Last month, As It Is released their new album, okay., where they explore and mature within their already standout sound.
The UK band caught my attention when I saw them live on the Glamour Kills Spring Break tour in 2015. While their set didn’t completely convince me to listen to them further, I still felt the need to give a listen to their debut album, Never Happy, Ever After, when they released it the following month. I’ve been hooked on their music ever since that first full listen, and I was even more impressed by their newest release, okay..
Starting in September, As It Is and Fearless Records began one of the most creative album marketing endeavors that I’ve seen. By creating ‘Happy Co.’ (as seen on Twitter and Instagram), the band began revealing not only release dates, but they even started pointing towards the deeper, more mature, and extremely personal themes that can be found in the lyrics of each song on okay..
This record focuses heavily on mental health and the band’s experiences surrounding it. The artwork that goes along with the album is representative of some of their most personal struggles whether it be with family or with the gripping reality of life and death. The album cover shows someone who is happy, but who carries around a bomb disguised by the word ‘okay;’ this is much similar to how many people will say that they’re fine even when their mind is exploding with negative thoughts. As It Is promoted okay. in a way that has created a safe space for fans to talk about mental health. The broader takeaway from this album is that it’s okay to not be okay, but that it’s especially important to talk about why things aren’t okay, so that progress can be made.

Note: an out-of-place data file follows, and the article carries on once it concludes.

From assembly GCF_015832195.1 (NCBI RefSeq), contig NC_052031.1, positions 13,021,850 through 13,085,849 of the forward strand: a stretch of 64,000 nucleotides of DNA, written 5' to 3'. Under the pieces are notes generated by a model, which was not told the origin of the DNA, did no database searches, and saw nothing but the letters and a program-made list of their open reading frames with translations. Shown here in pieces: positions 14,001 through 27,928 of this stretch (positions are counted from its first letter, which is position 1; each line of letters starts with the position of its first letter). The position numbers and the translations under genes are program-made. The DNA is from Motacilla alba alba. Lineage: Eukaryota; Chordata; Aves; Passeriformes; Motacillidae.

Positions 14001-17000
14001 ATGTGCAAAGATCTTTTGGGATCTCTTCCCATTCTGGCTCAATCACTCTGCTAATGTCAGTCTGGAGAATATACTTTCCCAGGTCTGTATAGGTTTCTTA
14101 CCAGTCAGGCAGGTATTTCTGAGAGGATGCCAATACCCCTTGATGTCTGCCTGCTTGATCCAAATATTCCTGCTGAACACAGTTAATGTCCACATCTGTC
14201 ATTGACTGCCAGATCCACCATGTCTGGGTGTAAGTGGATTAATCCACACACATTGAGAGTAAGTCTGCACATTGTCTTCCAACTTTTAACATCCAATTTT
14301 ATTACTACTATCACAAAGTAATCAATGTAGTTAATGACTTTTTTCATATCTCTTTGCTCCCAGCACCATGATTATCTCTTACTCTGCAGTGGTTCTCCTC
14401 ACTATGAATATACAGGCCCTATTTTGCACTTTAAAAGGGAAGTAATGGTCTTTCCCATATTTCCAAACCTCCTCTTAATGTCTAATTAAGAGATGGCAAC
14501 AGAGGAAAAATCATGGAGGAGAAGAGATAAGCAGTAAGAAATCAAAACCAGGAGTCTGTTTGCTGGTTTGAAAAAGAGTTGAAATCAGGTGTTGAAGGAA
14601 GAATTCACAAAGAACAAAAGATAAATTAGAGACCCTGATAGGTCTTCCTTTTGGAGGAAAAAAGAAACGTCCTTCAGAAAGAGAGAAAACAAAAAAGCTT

The third track, “Hey Rachel,” has vocalist Patty Walters at his most vulnerable. He sings an apology to his sister for not being as supportive as he could’ve when she was going through a hard time with her mental health when the two were younger.
Despite the seriousness behind the lyrical content on okay., it is sonically the perfect winter pick-me-up. The first four tracks on the album bring out the pop side of As It Is which is one of their best sides. They’ve mastered the art of catchy choruses, and created songs that I could leave on repeat all day such as “Pretty Little Distance.”
As It Is seems to play around with their sound a bit more in the second half of the record. During my first listen through of okay., I was left pleasantly surprised and impressed by “No Way Out.” The majority of the track fits with the other songs on the album, but then after yet another catchy chorus, the instrumentals become heavier, and Walters goes from singing to emotionally yelling a spoken word part, and then they go right back into the poppy chorus. I could never have predicted this exploration of sound coming from the band, so it’s refreshing to hear. The next track, “Soap,” has some of the most groovy riffs I’ve heard, and the song feels like it could be on a movie soundtrack. As It Is continues to show how they’ve grown in their writing throughout the rest of the album before closing with the peaceful, yet saddening “Still Remembering.”
As It is put a lot into this record, and there’s a lot of meaningful takeaways for fans. Okay. is a solid sophomore LP, and I don’t doubt that it will help the band to continue propelling forward.